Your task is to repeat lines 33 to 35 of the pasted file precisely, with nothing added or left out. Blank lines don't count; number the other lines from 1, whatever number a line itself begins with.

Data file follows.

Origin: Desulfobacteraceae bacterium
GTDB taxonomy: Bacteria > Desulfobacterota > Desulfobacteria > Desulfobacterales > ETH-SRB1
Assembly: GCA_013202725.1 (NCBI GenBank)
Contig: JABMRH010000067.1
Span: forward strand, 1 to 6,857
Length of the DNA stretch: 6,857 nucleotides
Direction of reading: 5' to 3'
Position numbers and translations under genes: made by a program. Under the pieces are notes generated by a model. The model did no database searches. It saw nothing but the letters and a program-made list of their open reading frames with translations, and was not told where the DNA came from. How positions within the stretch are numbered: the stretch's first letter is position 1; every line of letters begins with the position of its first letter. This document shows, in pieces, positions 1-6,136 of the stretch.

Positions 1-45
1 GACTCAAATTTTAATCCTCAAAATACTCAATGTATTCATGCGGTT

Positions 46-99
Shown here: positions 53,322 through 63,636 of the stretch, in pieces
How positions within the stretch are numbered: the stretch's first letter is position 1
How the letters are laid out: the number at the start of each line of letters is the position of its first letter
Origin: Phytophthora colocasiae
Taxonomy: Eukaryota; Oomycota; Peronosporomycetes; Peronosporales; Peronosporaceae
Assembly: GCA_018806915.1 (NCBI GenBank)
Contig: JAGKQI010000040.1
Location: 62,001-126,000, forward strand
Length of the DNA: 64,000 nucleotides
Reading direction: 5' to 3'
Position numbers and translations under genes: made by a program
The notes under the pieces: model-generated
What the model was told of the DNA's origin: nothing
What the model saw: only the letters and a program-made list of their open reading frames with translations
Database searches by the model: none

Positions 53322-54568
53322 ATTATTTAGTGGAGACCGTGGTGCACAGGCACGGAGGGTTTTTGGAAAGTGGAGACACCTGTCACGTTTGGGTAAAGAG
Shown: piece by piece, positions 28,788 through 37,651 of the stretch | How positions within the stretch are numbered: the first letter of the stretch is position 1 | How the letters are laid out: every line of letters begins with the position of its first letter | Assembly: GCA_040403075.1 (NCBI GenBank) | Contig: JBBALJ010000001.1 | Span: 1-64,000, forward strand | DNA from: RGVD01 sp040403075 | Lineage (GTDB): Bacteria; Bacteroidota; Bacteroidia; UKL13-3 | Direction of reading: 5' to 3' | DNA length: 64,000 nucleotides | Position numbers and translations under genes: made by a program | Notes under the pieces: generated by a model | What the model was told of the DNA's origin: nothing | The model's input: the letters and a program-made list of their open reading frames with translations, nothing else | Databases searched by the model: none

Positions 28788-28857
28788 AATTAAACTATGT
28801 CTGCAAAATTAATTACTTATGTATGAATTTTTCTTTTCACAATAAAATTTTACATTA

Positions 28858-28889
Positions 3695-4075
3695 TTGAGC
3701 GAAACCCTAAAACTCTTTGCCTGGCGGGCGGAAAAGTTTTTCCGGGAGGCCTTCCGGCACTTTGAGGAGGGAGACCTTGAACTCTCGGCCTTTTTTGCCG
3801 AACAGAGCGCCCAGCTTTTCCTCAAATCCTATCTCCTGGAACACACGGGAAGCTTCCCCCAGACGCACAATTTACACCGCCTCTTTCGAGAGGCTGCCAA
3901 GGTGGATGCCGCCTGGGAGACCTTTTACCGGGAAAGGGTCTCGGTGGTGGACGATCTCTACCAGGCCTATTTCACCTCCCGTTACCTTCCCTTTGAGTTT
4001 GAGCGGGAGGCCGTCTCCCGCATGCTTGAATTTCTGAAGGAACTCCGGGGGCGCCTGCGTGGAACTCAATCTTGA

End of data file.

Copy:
Positions 28858-28889
Positions 3695-4075
3695 TTGAGC